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LOW Source:
Pakistan Deaths
Pakistan Cases
0.85% positivity

EDITORIAL: The Committee to Protect Journalists (CPJ) can do no more than lament the treatment meted out to journalists in Illegally Indian Occupied Jammu and Kashmir (IIOJ&K) - who are being incarcerated for no bigger crime than doing their jobs - and press authorities to release them, cease detaining and questioning journalists, and let media operate freely. Still, even though its protest hasn’t impressed anybody in Delhi, it’s not as if it would have gone unheard around the world. CPJ is, after all, a respected, trusted, non-profit, independent organisation with correspondents around the world and it’s not for nothing that it’s called Journalism’s Red Cross.

It also says a lot that while it urged India to “move quickly to improve its shameful record of harassing and detaining critical journalists in Jammu and Kashmir”, it didn’t fail to notice that such tactics signify “complete abandonment of India’s once-proud tradition of press freedom.” Indeed, it’s a fact that while the Modi administration has completely redefined India’s oppressive policy when it comes to Kashmir, its stranglehold on the country’s politics has also shocked its vibrant civil society into what can aptly be described as deafening silence. For there hasn’t been so much as a squeak out of India’s many liberals, barring a few odd voices of course, even as Hindutva inspired “cow vigilantes” have tortured and killed at will, the state has sidelined Muslims and other minorities with its citizenship law, and the entire demography of Kashmir is being changed right under their noses.

And considering how Delhi operates, fresh rounds of unrest in Occupied Kashmir were bound to trigger detention and arrests of journalists because their reporting threatened to expose the state’s many crimes against humanity there. That a number of them were picked up under trumped up charges like violating sections of the penal code pertaining to “knowingly joining or continuing in assembly of five or more persons after it has been commanded to disperse” and abetment is also no surprise since there’s never anything authentic to pin on reporters and correspondents who brave curfews and often tear gas, baton charges and even rubber and real bullets on occasion to put the spotlight on on-ground reality.

To see the world’s largest and most vibrant democracy resort to such oppression to keep important facts about a brutal occupation from the world is indeed a big shame. Also, the fact that much of the rest of the world turns a blind eye to India’s excesses simply because of the dollars and cents its large market stands to get them is a complete and utter travesty. Therefore, the present setting requires Delhi to clamp down on journalists more forcefully than ever before because 21st century technology and media-suffused environment enable them to transmit information in real time. And if too many people in the developed world get to know the truth about what is happening in Kashmir, and also elsewhere in India, then they’ll start questioning their leaders before voting for them and that might well spell the end of the special partnership some of the richest countries have had with India for quite a while simply because of human rights issues.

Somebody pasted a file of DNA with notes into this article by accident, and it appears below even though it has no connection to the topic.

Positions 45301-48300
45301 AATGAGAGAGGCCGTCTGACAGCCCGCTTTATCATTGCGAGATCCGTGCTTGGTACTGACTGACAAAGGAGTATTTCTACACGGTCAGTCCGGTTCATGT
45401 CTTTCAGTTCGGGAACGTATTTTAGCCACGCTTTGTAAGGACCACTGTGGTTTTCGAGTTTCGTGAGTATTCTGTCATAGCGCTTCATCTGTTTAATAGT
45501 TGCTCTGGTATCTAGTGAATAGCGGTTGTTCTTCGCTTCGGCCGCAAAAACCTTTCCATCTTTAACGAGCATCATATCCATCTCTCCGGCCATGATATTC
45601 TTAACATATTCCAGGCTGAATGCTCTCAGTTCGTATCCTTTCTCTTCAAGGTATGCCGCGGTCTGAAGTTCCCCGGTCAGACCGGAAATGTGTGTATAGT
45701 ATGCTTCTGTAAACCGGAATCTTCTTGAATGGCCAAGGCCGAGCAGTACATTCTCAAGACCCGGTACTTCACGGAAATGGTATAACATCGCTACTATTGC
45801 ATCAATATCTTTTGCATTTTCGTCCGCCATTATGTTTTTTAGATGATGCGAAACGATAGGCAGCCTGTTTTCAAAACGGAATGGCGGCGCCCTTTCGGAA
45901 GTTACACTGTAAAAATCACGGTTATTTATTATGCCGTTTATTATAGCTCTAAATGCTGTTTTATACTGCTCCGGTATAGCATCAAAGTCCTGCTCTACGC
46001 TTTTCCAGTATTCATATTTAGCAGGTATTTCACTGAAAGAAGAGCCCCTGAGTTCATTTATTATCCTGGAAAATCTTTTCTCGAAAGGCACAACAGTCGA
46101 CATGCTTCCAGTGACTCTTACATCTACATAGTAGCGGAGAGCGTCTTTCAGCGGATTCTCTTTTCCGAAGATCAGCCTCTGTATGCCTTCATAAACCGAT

There’s also something to be said about the pressures journalists face as they go about their work. Clearly, incidents of intimidation of the press are not restricted to dictatorships but also extend to the most established democracies. Much of the time their suffering goes unnoticed. That is why it was pleasant news to see two journalists, from Russia and the Philippines, share this year’s Nobel Peace Prize. Hopefully, such developments, and the outrage some of the actions of some states, like India’s in Kashmir, will lead to the creation of an environment where journalists can do their work without having to look over their shoulders and the world will not be deprived of the truth of what is happening in places like Occupied Kashmir.

Copyright Business Recorder, 2021

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